Recent high-profile breaches of large enterprises draw attention to the fact that SMBs are at even higher risk with fewer resources available for cybercrime prevention. Not only do many of these organizations not have dedicated cyber security teams, but if for those who are breached, it is extremely difficult to recover from the damage to their business, as growth and profits are stunted post-data breach. Fast-growing SMBs often make the mistake of prioritizing business success and revenue over fraud prevention.

“Small and medium-sized businesses will always have fewer resources than large enterprises to protect themselves, so the focus needs to be on how all enterprises, small and large, can work together to level the playing field and combat fraud altogether,” said Baumhof. “Threat intelligence sharing through an anonymized global network benefits every business involved and helps to build trust on the Internet. It’s the responsibility of small and large businesses alike to collaborate against cybercriminals.”

In order for SMBs to get ahead of the curve on cybersecurity strategies, there needs to be collaboration and information sharing at the business and the government level, while protecting consumer privacy. The ThreatMetrix® Global Trust Intelligence Network anonymizes and encrypts data to enable businesses of all sizes to identify threats and keep their organizations secure without providing any personally identifiable information.

In addition to the overall theme of “cybersecurity is a shared responsibility,” the U.S. Department of Homeland Security outlined weekly themes to commemorate National Cyber Security Awareness Month throughout October. The remaining the upcoming theme is:

  •     Week Five – Cyber Crime and Law Enforcement

ThreatMetrix will continue to support each week’s theme through the end of the month. To commemorate National Cyber Security Awareness Month, ThreatMetrix has also signed on as a “Champion” with the National Cyber Security Alliance.

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About ThreatMetrix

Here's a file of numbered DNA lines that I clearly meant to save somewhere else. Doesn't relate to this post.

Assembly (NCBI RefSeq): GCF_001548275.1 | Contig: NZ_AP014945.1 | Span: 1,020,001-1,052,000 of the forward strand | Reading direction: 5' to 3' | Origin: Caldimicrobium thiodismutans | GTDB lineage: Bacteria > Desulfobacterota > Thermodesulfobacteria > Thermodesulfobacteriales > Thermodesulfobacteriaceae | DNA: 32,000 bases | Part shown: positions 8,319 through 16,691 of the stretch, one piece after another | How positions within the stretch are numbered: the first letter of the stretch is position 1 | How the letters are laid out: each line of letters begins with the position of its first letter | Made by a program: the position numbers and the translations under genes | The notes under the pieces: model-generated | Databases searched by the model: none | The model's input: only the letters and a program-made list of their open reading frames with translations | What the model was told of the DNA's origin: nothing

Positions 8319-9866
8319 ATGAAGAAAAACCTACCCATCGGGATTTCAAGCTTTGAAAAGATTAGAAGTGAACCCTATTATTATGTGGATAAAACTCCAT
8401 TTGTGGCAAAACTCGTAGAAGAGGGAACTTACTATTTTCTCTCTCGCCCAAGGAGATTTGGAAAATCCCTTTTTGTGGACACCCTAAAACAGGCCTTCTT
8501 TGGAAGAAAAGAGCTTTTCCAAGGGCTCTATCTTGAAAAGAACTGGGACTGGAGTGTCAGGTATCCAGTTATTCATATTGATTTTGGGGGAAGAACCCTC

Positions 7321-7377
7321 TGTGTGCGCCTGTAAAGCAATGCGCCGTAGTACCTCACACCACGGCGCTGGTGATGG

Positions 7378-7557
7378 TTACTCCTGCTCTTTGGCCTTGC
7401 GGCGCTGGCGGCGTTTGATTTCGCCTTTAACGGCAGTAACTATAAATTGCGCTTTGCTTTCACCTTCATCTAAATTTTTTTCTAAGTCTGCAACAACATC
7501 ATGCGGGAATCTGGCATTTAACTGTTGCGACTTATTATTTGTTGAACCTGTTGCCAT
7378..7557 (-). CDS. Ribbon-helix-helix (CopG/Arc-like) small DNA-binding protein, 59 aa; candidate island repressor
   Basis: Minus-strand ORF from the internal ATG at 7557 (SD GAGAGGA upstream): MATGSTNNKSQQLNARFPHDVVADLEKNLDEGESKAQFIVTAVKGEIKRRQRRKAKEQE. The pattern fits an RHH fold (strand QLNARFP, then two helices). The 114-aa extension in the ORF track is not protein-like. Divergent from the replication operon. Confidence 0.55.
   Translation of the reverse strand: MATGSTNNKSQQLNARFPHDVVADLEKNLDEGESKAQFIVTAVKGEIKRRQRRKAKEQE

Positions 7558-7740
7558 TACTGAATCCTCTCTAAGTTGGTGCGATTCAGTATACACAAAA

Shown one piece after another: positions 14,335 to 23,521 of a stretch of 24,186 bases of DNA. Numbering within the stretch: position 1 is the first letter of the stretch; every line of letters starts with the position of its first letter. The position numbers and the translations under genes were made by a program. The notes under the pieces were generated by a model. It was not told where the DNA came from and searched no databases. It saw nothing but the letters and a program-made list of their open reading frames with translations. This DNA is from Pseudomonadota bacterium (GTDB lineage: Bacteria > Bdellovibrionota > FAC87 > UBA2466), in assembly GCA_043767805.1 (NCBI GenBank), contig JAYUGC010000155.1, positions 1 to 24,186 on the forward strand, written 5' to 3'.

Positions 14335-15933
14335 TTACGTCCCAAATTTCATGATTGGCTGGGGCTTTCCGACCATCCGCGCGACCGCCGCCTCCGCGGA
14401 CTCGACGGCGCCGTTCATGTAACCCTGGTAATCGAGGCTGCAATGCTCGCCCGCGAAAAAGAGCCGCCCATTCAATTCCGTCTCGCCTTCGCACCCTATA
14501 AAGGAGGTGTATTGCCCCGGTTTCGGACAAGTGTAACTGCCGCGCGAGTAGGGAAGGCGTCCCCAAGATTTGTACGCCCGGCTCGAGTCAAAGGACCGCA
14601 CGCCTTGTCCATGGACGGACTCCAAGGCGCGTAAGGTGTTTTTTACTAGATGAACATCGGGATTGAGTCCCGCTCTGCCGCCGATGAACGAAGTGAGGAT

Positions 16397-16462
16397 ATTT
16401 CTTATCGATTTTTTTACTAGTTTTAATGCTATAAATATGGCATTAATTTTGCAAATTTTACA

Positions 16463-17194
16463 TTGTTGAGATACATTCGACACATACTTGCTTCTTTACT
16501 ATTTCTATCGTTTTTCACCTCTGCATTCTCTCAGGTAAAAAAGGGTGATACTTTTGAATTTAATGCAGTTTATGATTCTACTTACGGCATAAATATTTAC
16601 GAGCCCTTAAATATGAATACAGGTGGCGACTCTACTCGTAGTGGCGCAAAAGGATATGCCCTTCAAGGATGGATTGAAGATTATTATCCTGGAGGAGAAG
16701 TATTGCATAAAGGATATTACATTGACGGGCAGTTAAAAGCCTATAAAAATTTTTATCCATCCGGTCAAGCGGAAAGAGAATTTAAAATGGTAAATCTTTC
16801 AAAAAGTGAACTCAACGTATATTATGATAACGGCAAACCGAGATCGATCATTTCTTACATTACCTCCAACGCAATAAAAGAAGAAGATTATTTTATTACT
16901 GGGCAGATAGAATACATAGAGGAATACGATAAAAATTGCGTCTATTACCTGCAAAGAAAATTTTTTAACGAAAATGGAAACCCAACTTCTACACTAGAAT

ThreatMetrix builds trust on the Internet by offering market-leading advanced fraud prevention and frictionless context-based security solutions. These solutions authenticate consumer and workforce access to mission critical applications using real-time identity and access analytics that leverage the world’s largest trusted identity network.

ThreatMetrix secures enterprise applications against account takeover, payment fraud, fraudulent account registrations, malware, and data breaches. Underpinning the solution is the ThreatMetrix® Global Trust Intelligence Network, which analyzes over 850 million monthly transactions and protects more than 210 million active user accounts across 3,000 customers and 15,000 websites.

The ThreatMetrix solution is deployed across a variety of industries, including financial services, enterprise, e-commerce, payments, social networks, government and insurance.

For more information, visit http://www.threatmetrix.com or call 1-408-200-5755.

Join the cybersecurity conversation by visiting the ThreatMetrix blog, Facebook, LinkedIn and Twitter pages.

© 2014 ThreatMetrix. All rights reserved. ThreatMetrix, TrustDefender ID, TrustDefender Cloud, TrustDefender Mobile, TrustDefender Client, the TrustDefender Cybercrime Protection Platform, ThreatMetrix Labs, and the ThreatMetrix logo are trademarks or registered trademarks of ThreatMetrix in the United States and other countries. All other brand, service or product names are trademarks or registered trademarks of their respective companies or owners.

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Beth Kempton
Walker Sands Communications
+1 (312) 241-1178
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Dan Rampe
ThreatMetrix
(408) 200-5716